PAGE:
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Friday, April 18, 2008

Judge Orders Polygamist, FLDS Children To Stay in Texas State Custody

After two grueling days of testimony with hundreds of lawyers, parents and 416 children as well as Child Protective Services and law enforcement officials testifying, Judge Barbara Walther has ruled all 416 FLDS children will remain in state custody.
With different Wake up America articles over the last two days, I have reported continuous updates on the hearing in Texas to determine the custody of 416 children that were removed from the Yearning for Zion Ranch, almost two weeks ago.

The hearing and testimony day one.

The hearing and testimony day two.

The testimony from Child Protection Services (CPS) consisted of evidence that young girls, some as young as 13 were "spiritually" married off to old men and then impregnated.

Other testimony showed that girls ages 14 and 15 years old were also either pregnant or already had children. This case is the biggest child custody case ever seen in US history.

After a chaotic two days, District Judge Barbara Walther has just issued her ruling that all 416 children will remain in the Texas state care, allowing child welfare workers to start finding foster homes for them.

The judge has also ordered paternity and maternity testing on the fathers and the mothers to determine which children belong to who.

According to the judge a mobile unit will used to collect DNA samples from the children on Monday and the parents on Tuesday.

Before reading the verdict, Judge Walther explained the task that was before her, saying, "This is the hardest, toughest decision a judge makes every day. There is no easy way to do this."

A follow up hearing has been scheduled for June 5, 2008.

CPS spokeswomen, Marleigh Meisner, said the agency was pleased with the decision and that this case was not about religion but about the safety and well being of the children.

FLDS women sat silent and motionless inside Walther's courtroom upon hearing the ruling. After the judge left the courtroom, many huddled with their attorneys and listened as the lawyers explained the meaning of the decision.

The testimony today and yesterday showed a pattern of abuses that were perpetrated at the YFZ Ranch on young girls by older men that the mothers did not attempt to stop because it is their belief that at puberty, a young girl is old enough to become spiritually married and start bearing children.

There were suggestions of a compromise of mothers leaving the ranch to be able to be with their children, but some expert testimony also stated that the mothers might not be capable of making decisions for themselves much less for children.

Texas Child Protective Services chief investigator Angie Voss testified yesterday boys in the polygamous sect are groomed to become perpetrators of sexual assault, and girls become their victims. Today, she rejected scenarios proposed by attorneys that might lead to the return of the children.

Psychiatrist Bruce Perry of Texas, also took the stand this morning. Perry has worked with children from the Branch Davidian sect and said although he has found much to be admired about the FLDS, "the environment is authoritarian."

Perry testified that "young girls who are 14, 15 or 16 are not emotionally mature enough to enter into healthy sexual relationships" and also focused his testimony on the limited choices available to FLDS children.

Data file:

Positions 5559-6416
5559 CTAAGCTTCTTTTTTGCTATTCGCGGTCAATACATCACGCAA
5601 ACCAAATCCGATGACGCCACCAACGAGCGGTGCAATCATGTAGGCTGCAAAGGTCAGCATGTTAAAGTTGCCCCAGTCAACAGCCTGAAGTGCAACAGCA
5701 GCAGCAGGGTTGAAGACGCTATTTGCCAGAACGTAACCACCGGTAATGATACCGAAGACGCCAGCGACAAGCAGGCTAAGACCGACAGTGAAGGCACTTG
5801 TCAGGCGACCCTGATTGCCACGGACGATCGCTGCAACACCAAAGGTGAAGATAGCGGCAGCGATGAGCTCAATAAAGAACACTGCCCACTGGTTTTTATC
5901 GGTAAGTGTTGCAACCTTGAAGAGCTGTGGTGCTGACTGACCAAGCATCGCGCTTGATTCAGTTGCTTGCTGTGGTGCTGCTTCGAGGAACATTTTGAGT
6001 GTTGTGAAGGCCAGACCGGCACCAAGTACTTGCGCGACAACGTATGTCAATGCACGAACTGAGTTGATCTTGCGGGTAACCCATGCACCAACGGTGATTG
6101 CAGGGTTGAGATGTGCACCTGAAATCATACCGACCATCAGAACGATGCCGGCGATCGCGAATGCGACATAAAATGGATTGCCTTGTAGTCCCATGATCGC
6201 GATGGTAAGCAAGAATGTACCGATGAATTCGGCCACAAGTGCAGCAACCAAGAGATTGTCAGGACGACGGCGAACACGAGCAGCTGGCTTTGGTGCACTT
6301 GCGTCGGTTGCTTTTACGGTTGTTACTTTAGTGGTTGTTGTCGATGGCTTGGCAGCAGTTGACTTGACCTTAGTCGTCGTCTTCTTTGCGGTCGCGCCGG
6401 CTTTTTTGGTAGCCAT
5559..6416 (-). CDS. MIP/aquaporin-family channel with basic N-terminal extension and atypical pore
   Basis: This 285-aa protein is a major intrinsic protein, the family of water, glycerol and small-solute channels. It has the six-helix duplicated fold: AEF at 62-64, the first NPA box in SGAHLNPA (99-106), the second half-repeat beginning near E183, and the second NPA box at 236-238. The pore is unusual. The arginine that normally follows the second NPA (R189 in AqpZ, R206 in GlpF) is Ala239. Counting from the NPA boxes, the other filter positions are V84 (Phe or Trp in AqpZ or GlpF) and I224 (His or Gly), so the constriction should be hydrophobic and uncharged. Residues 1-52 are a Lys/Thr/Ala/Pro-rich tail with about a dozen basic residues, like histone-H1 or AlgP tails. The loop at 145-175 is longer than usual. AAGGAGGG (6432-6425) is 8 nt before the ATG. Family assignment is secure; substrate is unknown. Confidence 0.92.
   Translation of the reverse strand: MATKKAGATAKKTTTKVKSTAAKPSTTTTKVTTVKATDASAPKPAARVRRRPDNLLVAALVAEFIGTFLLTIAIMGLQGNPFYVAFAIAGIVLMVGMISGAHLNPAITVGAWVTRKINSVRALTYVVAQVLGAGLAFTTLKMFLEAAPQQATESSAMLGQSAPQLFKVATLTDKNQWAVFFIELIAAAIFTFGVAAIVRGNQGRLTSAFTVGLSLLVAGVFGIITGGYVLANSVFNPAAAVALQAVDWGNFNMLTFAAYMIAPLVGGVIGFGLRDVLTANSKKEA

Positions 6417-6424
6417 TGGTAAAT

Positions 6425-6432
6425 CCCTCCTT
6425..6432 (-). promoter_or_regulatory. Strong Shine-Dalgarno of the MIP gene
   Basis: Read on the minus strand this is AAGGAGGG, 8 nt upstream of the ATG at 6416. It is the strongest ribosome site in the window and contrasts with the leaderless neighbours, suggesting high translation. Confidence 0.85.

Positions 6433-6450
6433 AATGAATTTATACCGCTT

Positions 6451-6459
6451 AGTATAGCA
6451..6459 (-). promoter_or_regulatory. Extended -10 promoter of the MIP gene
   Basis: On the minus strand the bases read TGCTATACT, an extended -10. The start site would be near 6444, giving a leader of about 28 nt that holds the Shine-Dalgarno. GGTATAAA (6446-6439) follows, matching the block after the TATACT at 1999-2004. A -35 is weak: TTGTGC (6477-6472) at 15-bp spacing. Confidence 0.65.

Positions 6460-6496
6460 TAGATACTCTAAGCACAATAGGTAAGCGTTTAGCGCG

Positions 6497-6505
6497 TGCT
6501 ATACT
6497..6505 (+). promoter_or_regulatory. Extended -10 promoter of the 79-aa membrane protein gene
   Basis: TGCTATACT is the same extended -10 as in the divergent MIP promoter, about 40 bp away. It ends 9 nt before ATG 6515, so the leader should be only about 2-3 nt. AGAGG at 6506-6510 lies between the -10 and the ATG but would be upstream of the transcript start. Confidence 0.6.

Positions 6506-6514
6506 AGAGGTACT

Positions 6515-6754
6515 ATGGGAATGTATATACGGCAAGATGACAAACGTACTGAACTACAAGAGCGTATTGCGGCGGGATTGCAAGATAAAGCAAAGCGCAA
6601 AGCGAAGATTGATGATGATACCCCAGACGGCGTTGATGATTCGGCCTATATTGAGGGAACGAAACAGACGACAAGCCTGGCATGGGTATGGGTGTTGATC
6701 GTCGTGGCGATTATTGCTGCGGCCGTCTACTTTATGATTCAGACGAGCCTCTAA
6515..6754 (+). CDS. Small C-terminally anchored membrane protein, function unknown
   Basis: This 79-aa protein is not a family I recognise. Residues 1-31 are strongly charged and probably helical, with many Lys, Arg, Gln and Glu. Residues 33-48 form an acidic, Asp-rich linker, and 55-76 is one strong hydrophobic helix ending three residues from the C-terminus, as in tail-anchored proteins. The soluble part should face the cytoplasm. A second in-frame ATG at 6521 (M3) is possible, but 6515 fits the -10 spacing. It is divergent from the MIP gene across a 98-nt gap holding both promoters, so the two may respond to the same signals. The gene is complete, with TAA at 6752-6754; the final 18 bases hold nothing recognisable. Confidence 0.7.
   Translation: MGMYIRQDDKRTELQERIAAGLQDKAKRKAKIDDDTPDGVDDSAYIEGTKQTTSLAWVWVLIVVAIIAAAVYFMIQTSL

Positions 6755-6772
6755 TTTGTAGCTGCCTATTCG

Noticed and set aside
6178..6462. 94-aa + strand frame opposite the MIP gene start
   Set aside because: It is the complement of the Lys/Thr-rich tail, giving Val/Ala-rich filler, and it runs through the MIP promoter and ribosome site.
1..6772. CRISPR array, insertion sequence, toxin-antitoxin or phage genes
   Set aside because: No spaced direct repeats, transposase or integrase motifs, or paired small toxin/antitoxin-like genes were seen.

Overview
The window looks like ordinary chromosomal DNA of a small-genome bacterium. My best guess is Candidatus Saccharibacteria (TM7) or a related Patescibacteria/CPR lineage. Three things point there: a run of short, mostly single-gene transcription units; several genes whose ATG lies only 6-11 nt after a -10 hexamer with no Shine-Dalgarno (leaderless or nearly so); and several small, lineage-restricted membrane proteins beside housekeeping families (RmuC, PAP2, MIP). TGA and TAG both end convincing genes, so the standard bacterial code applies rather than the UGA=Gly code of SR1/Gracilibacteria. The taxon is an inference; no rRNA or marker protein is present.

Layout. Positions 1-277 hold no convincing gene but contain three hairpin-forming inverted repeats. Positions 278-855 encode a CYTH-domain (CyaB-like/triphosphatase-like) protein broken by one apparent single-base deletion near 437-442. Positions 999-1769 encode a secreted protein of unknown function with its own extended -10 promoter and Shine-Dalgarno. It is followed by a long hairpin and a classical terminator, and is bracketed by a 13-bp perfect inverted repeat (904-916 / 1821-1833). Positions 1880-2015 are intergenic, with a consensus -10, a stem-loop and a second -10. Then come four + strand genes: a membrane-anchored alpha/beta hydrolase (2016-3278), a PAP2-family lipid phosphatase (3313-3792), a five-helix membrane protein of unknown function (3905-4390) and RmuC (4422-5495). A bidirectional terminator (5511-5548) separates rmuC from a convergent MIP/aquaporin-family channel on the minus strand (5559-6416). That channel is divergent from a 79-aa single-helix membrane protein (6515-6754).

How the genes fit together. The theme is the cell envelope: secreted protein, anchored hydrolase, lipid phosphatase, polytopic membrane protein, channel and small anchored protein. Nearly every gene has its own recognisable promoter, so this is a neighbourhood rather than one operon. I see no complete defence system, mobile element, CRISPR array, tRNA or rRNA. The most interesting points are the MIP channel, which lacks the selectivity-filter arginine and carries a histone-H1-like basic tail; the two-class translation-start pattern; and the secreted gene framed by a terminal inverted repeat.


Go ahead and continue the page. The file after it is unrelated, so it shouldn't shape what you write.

Because of the unique circumstances in which these children have been raised, questions of what type of homes would be appropriate for them have not been answered yet.

When that question was put to Perry, he said that returning the children to the ranch would be detrimental and continued on to say, "because they are either victims of sexual assault, potential victims of sexual assault or potential perpetrators."

He also stated that state facilities and normal foster homes are not set up for these particular children's needs either.

When asked which option would be best for the children — a return to the ranch, placement in the foster system or remaining in the coliseum where they are now — he said none were acceptable.

These things will all need to be worked out, but for now, the judge's decision will see to it that none of these children are returned to the Ranch that the Child Protective Services allege would put them at imminent risk of danger.

[Update] This is temporary custody as of now. This will give CPS time to further investigate and to give authorities time to determine what children are siblings, who their biological parents are and be able to determine something more permanent at a later date.

[Update #2] More information about the determination of the judge in this case.

Over the next several weeks, each child will have their own hearing which will determine if the can return to the YFZ Ranch or whether the state will get permanent custody of them.

All hearings must be held by June 5, 2008.

The DNA tests were ordered because welfare officials have had difficulties in determining how the children and the adults are related and the answers they were given were either evasive or kept changing.


Update On The FLDS Custody Hearing Regarding the Children of the YFZ Ranch- Day Two Begins--All Day Updates
Custody Hearing for the Children of the Polygamist FLDS Sect Starts
The Forgotten Children of the FLDS Polygamist Group, The Lost Boys
The Children From the Polygamist YFZ Ranch
Update on Polygamist Compound Raid-Documents Unsealed And Beds In The Temple
Documents Detail Abuse at YFZ Ranch
Now 400 Children In Custody from Polygamist Compound- Updated, Second Person Arrested
Standoff at Polygamist Compound-Updated
Children Removed from Warren Jeff's Polygamist Retreat in Texas
Polygamist Sect Leader Warren Jeffs Found Guilty In Utah